BP Starts Testing New Cap Over Gulf Oil Leak

A work boat (left) operates near the Helix Producer as it burns off excess natural gas i i

A work boat (left) operates Tuesday near the Helix Producer (right) as it burns off excess natural gas in the area of the Deepwater Horizon oil spill in the Gulf of Mexico. Dave Martin/AP hide caption

itoggle caption Dave Martin/AP
A work boat (left) operates near the Helix Producer as it burns off excess natural gas

A work boat (left) operates Tuesday near the Helix Producer (right) as it burns off excess natural gas in the area of the Deepwater Horizon oil spill in the Gulf of Mexico.

Dave Martin/AP

BP has started testing a cap designed to stop the flow of oil into the Gulf of Mexico for the first time in almost three months.

Kent Wells, a senior vice president in the company, said at a Wednesday news briefing that the valve on the top portion of the cap was shut, meaning the oil had stopped pouring out from there. It was working to shut off the other two valves to completely close the oil in.

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The federal government had ordered the testing held up until BP could answer questions about whether the work could further damage the leaking well, but at a news conferece Wednesday national incident commander Thad Allen said that testing will go ahead.

BP says the testing will take up to 48 hours before it knows whether the cap works as planned.

Earlier Wednesday, BP Chief Operating Officer Doug Suttles told The Associated Press he did not know whether the company would get approval to go ahead with the cap test — intended to see whether the well that extends 13,000 feet below the seafloor is in good enough shape to be sealed off.

He said the government wants to verify that the leaking well's cement casing would remain intact, and that the company is awaiting the outcome of a Wednesday afternoon meeting between BP and federal officials.

The test involves gradually closing off a series of valves on the temporary cap while carefully monitoring pressure readings in the well to make sure it's safe to continue. There's a slight chance that allowing pressure to build up in the well could increase damage below the seabed and complicate efforts to put a cement plug in the well.

BP was on the verge of running the test late Tuesday, a company official told NPR. But at around midnight, retired Allen announced that it would be suspended pending further study. Hours later, BP said it had temporarily halted drilling on a nearly complete relief well as a precaution.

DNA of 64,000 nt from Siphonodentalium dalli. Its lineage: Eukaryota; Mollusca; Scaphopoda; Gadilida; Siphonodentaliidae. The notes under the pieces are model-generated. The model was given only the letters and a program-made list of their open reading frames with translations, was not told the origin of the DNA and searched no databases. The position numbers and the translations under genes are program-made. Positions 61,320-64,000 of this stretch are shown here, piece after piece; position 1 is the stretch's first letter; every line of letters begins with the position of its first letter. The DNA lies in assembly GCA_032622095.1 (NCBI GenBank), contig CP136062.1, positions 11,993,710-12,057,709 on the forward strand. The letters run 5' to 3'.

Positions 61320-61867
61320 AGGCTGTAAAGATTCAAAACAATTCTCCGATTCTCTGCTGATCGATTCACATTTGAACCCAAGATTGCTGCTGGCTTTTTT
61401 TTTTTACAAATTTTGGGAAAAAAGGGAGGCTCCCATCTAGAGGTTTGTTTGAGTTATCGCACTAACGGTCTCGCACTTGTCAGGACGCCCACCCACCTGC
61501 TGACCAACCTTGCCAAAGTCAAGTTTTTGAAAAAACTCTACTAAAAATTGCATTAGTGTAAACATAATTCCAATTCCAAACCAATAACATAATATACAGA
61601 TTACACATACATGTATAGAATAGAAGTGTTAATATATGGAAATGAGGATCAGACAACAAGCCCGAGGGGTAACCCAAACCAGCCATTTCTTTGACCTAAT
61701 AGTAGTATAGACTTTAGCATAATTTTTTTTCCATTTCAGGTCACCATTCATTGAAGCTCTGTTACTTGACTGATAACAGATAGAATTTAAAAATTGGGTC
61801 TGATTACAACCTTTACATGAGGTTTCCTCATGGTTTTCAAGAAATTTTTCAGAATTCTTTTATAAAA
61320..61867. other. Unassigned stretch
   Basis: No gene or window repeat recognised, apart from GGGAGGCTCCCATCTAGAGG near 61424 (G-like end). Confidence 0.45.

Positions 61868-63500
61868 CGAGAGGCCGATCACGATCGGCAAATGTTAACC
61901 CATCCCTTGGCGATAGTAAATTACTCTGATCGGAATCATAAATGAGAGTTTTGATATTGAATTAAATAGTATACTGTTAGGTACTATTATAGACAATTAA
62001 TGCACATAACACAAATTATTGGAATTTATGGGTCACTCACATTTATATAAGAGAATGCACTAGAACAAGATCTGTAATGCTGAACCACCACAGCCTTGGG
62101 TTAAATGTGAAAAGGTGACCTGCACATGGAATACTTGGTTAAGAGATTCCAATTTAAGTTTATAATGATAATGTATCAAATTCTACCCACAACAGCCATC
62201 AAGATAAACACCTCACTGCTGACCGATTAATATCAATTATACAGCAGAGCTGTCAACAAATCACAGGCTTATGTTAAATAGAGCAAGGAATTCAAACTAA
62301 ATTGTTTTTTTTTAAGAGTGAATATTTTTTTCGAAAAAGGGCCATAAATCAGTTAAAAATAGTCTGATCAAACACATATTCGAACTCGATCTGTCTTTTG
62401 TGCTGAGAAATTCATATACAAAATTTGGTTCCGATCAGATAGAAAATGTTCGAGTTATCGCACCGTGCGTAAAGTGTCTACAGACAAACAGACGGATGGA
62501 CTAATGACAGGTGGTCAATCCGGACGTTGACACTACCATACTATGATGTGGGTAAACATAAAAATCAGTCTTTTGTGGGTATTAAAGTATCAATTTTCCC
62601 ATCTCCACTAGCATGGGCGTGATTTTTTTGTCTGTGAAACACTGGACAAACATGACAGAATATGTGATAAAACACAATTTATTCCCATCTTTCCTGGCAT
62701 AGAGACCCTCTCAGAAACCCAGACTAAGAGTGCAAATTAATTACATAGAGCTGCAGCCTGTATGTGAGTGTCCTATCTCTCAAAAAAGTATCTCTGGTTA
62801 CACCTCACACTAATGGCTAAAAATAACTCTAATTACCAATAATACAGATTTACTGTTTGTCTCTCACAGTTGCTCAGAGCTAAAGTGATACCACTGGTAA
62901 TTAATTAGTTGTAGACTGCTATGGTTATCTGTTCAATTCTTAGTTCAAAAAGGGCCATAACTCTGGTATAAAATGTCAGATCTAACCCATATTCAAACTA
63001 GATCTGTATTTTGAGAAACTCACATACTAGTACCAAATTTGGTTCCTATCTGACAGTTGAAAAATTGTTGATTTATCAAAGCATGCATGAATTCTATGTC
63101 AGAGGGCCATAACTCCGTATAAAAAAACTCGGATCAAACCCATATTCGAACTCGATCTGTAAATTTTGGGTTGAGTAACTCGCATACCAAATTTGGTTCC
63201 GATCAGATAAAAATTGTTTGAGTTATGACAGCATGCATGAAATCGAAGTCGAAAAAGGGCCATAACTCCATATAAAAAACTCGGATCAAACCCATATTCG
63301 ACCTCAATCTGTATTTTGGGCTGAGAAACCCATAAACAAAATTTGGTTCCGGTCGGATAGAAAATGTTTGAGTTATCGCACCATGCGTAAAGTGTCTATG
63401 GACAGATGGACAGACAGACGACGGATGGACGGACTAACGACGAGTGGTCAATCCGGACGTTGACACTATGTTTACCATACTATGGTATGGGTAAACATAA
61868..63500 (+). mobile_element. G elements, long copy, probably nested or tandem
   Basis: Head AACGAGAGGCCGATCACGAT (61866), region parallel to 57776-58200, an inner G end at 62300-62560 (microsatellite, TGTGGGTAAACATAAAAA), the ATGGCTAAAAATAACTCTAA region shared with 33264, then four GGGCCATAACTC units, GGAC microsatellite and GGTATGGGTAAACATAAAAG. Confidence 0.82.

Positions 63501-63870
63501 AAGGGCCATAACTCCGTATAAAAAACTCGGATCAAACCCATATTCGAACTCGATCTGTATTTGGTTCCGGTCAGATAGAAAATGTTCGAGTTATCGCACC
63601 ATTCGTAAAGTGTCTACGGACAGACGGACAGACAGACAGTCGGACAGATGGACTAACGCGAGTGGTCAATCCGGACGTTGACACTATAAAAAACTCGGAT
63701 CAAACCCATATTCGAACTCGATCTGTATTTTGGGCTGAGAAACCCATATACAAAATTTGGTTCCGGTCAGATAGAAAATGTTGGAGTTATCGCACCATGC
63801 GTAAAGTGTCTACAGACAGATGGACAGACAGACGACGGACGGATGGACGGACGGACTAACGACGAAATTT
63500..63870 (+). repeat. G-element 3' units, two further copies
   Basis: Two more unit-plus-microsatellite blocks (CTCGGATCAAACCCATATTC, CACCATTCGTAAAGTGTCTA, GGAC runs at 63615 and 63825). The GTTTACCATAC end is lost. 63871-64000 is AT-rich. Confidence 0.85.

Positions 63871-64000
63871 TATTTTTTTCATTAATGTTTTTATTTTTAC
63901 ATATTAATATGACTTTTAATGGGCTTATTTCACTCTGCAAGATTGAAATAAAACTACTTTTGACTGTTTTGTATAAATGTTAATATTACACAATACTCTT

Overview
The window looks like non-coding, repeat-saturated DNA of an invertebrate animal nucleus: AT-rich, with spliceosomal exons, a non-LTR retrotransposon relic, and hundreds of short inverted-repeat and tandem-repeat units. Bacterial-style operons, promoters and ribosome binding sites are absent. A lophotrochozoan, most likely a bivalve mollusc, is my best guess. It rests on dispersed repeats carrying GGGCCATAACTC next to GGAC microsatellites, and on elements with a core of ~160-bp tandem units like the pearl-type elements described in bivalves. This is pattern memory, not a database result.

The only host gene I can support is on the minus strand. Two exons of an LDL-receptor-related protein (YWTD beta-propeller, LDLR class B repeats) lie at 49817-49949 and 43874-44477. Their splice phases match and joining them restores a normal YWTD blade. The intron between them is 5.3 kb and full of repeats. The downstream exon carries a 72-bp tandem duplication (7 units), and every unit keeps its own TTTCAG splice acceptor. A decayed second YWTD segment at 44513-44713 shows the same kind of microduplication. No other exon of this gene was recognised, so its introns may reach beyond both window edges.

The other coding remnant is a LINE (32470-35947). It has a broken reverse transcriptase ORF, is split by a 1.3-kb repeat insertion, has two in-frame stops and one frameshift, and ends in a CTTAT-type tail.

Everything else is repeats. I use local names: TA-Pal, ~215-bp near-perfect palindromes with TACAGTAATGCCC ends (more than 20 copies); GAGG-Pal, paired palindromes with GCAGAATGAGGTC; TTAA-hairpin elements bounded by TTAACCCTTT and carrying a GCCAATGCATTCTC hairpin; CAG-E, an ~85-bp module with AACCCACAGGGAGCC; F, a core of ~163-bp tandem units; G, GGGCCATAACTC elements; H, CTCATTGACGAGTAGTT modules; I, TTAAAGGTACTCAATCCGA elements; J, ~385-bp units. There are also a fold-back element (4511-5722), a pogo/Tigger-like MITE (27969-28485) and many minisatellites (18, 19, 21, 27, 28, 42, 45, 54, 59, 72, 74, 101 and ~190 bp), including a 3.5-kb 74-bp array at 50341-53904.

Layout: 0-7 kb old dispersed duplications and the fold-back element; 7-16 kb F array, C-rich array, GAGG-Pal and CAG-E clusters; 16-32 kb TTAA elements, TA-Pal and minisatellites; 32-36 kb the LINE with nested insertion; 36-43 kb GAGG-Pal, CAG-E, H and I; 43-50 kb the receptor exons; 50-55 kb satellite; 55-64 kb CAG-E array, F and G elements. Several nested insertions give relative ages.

Oil emerges from the damaged wellhead i i

Oil emerges from the damaged wellhead Tuesday morning in the Gulf of Mexico. BP PLC/AP hide caption

itoggle caption BP PLC/AP
Oil emerges from the damaged wellhead

Oil emerges from the damaged wellhead Tuesday morning in the Gulf of Mexico.

BP PLC/AP

Engineers had compiled an extensive seismic survey in preparation for the test to determine the state of the undersea rock and spot potential dangers, such as gas pockets, that could threaten the well's integrity under pressure.

Allen said he then met with Energy Secretary Steven Chu, U.S. Geological Survey chief Marcia McNutt and BP officials to discuss the seismic data and decided that "the process may benefit from additional analysis."

Engineers will now be looking for high-pressure readings of 8,000 to 9,000 pounds per square inch. Any result lower than 6,000 might indicate previously unidentified leaks in the well.

The cap, if it works, will enable BP to stop the oil from gushing into the sea, either by holding all the oil inside the well. If experts determine the pressure would be too great, the cap would be used to channel some of the crude though pipes to collection ships.

BP is ramping up an additional system to collect oil from the blown-out well. A ship called the Helix Producer has been processing some oil and eventually could handle 20,000 to 25,000 barrels a day. A second ship is burning off an additional 8,000 barrels a day.

The cap is only temporary while two relief wells are completed, possibly by late July. The permanent fix would involve infusing heavy drilling mud and cement down one or both of the relief wells to choke off the flow.

Along the Gulf Coast, where the spill has heavily damaged the region's vital tourism and fishing industries, people anxiously awaited the outcome of the painstakingly slow work.

"I don't know what's taking them so long. I just hope they take care of it," said Lanette Eder, a vacationing school nutritionist from Hoschton, Ga., who was walking on the white sand at Pensacola Beach, Fla.

"I can't say that I'm optimistic — it's been, what, 84 days now? — but I'm hopeful," said Nancy LaNasa, 56, who runs a yoga center in Pensacola.

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